2020 Favourite Storytime Picture Books

First and foremost, thank you for all the heartwarming comments left on my last post. I definitely shed a few tears reading and responding to your kind words! I think we have a whole community of ambassadors of love and joy.

While I needed to take the fall away from the blog, I just couldn’t let the year slip by without continuing my favourite Jbrary tradition – it’s the 8th year running! I guess it’s my way of sending hope that we will one day return to a world where a toddler pulls off the felt story pieces, a baby learns to clap while singing the hello song, a kid cries when she doesn’t get her favourite colour scarf, a preschooler tells you a story about his new puppy, a grown-up has a full length phone conversations the second you open the book, and a family finds a safe, warm place where they can love their little one. I’ll take it all.

My caveat to this year’s list is that unlike previous years I haven’t personally demoed them all on live audiences because *waves hands at general state of the world*. I have read them all though and am using my knowledge of what makes a good storytime book. I’ve added notes on picks I think would translate to a virtual environment too.

As always, I do hope you leave a comment with your favourites; I am sure to have missed some gems. If you’re new to the blog, don’t miss my lists from years past:

Without further ado, here are my favourite storytime books published in 2020 listed in alphabetical order by title.

Animals Brag About Their Bottoms by Maki Saito; translated by Brian Bergstrom
Do butts every go out of style in storytime? Doubtful! Japanese author Saito encourages readers to compare and contrast the behinds of the animal kingdom. I appreciate the underlying body positivity message. Preschoolers to early elementary aged kids are the ideal audience.

A Bear is a Bear (except when he’s not) by Karl Newsom; illustrated by Anuska Allepuz
Originally published in 2018, this title just came to North American markets. A cumulative tale of mistaken identity that’s perfect for preschoolers. I love the repetitive phrases for a read aloud and kids will get a kick out of Bear’s forgetfulness.

Beehive by Jorey Hurley
Hurley’s nearly wordless books are such a great tool for encouraging kids to participate in storytelling. This life-of-a-bee story works great for multi-age groups because you can spend as much or as little time on each page as you want. Bright illustrations make it a good choice for virtual storytime as long as you’re ready to supply the words or encourage kids to tell it to grown-ups on the other end of the screen.

The Button Book by Sally Nicholls, illustrated by Bethan Woollvin
Super fun and interactive! Not the first “button” book to make one of my lists, but kids will delight in the sense of control they get going through the coloured options not once, but twice. Works for a virtual storytime though the interactivity is lessened to a degree. Recommended for preschoolers and mixed age groups.

Catch that Chicken! by Atinuke; illustrated by Angela Brooksbank
Atinuke made the list last year and returns with another story set in Nigeria. A young girl learns a valuable lesson from her Nana while maintaining her self-esteem and pride. Recommended for preschool – grade 3. Definitely take this one with you on school visits, in-person or virtual.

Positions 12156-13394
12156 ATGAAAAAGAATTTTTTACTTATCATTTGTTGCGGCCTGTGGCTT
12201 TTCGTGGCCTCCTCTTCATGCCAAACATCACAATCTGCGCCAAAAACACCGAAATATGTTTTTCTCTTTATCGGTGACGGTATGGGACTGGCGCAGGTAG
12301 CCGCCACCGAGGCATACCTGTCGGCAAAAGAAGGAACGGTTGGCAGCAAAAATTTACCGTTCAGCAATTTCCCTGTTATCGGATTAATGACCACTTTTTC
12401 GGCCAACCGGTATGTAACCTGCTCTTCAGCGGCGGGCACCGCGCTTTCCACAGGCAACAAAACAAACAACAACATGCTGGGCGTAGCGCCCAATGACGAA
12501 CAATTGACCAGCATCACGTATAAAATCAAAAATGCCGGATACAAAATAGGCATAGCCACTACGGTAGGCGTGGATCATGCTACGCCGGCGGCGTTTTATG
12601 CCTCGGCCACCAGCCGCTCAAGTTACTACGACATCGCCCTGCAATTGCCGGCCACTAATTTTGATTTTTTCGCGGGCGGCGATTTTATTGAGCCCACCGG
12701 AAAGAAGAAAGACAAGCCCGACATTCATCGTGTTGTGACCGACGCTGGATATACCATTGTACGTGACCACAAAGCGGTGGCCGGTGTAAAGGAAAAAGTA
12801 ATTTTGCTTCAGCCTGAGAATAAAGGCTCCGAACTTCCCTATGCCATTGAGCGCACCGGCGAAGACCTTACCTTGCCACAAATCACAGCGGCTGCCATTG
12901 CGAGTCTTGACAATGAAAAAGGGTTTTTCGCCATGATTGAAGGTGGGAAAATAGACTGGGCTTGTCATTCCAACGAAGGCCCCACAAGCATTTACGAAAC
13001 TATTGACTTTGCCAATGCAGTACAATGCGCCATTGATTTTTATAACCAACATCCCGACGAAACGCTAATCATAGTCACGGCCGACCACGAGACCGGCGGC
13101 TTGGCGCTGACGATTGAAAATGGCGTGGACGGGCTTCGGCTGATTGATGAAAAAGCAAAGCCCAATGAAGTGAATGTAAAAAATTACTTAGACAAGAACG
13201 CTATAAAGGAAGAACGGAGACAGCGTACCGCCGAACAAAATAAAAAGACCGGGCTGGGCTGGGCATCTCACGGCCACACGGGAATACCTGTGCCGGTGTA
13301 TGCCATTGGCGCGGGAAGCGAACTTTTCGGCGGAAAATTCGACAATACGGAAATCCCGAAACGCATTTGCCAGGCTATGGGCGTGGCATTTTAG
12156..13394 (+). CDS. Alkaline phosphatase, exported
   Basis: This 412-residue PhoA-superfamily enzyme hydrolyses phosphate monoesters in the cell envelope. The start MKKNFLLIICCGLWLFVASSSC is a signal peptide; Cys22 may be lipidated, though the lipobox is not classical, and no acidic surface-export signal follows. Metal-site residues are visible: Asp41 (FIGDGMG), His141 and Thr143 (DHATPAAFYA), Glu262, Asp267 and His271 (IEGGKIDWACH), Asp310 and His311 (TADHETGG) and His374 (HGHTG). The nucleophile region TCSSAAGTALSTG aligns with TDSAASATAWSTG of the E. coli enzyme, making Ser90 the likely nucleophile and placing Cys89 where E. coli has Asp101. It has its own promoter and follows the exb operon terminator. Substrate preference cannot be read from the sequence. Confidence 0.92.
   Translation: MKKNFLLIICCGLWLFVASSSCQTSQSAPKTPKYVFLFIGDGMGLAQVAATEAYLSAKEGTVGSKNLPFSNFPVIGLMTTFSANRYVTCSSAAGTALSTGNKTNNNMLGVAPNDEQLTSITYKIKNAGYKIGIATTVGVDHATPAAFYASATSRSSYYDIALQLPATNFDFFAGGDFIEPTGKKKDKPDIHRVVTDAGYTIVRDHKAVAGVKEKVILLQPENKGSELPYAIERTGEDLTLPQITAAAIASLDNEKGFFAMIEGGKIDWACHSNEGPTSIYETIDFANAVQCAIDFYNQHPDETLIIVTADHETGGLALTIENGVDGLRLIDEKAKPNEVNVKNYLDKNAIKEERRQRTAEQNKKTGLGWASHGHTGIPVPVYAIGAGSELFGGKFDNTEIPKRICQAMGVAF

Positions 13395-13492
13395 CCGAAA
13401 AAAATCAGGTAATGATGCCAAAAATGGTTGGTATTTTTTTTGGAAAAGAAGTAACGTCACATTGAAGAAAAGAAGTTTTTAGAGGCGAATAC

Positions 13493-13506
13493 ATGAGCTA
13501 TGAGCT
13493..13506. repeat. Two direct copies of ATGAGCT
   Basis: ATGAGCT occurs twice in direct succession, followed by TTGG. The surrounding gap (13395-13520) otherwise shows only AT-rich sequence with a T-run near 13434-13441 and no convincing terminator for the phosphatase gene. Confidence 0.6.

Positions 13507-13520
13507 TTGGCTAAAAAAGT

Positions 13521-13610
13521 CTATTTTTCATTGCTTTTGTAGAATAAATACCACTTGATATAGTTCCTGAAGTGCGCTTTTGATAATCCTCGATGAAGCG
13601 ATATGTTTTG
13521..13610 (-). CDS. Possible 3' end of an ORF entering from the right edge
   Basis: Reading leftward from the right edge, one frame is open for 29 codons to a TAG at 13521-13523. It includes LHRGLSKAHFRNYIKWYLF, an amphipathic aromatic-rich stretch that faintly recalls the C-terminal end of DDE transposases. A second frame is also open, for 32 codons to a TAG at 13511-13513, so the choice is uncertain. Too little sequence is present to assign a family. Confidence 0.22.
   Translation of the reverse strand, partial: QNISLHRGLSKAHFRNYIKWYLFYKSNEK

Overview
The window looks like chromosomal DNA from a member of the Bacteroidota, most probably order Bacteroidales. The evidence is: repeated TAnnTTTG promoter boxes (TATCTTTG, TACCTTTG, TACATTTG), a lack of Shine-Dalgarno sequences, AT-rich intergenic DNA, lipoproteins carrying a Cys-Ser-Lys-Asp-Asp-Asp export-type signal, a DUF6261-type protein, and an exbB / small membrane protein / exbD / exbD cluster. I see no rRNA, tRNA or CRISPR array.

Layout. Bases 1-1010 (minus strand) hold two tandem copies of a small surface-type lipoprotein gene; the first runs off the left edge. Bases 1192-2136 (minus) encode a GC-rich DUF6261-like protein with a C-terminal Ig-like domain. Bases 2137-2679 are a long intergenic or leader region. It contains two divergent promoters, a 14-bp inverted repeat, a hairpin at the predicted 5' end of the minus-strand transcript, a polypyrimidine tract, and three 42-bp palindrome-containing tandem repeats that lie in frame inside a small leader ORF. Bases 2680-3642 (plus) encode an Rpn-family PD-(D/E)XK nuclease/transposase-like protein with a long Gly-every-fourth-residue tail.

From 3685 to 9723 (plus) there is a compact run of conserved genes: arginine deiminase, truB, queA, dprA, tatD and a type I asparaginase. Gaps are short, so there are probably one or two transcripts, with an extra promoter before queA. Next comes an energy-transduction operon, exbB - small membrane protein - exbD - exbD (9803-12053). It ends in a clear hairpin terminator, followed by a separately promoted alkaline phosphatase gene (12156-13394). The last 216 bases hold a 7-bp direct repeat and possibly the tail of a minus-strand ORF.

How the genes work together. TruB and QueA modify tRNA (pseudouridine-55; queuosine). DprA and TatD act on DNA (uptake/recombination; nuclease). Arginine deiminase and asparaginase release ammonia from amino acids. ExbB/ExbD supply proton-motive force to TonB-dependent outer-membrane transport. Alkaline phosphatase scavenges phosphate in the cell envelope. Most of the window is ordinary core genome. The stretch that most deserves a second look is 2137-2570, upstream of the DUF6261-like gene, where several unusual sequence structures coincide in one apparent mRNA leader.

Dinosaurs Roar by Steve Jenkins
The king of non-fiction returns with a lift-the-flap book filled with dinosaur facts. The interactive nature and simple sentences make it great for toddlers, while preschoolers up to early elementary will love hearing the added informational tidbits. Don’t miss the companion book, Sea Creatures Swim; both are worthy additions to storytime. In-person and virtual winner.

Don’t Worry, Little Crab by Chris Haughton
Definitely add this one to any social emotional learning booklists you’ve got. I loved this story of overcoming fear and taking guided risks. It’s one of those books I think kids will just *get*. Perfect for preschool to early elementary. A new favourite picture book overall.

Do Sharks Bark? by Salina Yoon
If you’ve read any of the other books in Yoon’s lift-the-flap animal sound series then you’ll know what to expect in this one. Great for babies and toddlers. Have the whole group practice making the sounds of whales, hippos, crabs, polar bears, and more. A brightly illustrated choice that works in-person or online.

Ducks! by Deborah Underwood; illustrated by T.L. McBeth
This is a guessing game and family reunification story all in one. Practice making the voice inflection when you ask the repeated question and shouting the answer, “No ducks!” Great for toddlers all the way up to kindergarten.

Find Fergus By Mike Boldt
A super fun title for toddlers and preschoolers. Help Fergus the bear improve his hide-and-seek skills. A great discussion starter for noticing differences and similarities. Families will want to take this one home to continue exploring the hidden objects à la Waldo.

Five Fuzzy Chicks by Diana Murray; illustrated by Sydney Hanson
A wonderful refresh to your farm and animal themed storytimes. The rhymes are good, the animal sounds support phonological awareness, and the counting down from five is a great early math literacy activity. Nice big pages for toddlers and preschoolers.

Foodie Faces by Bill and Claire Wurtzel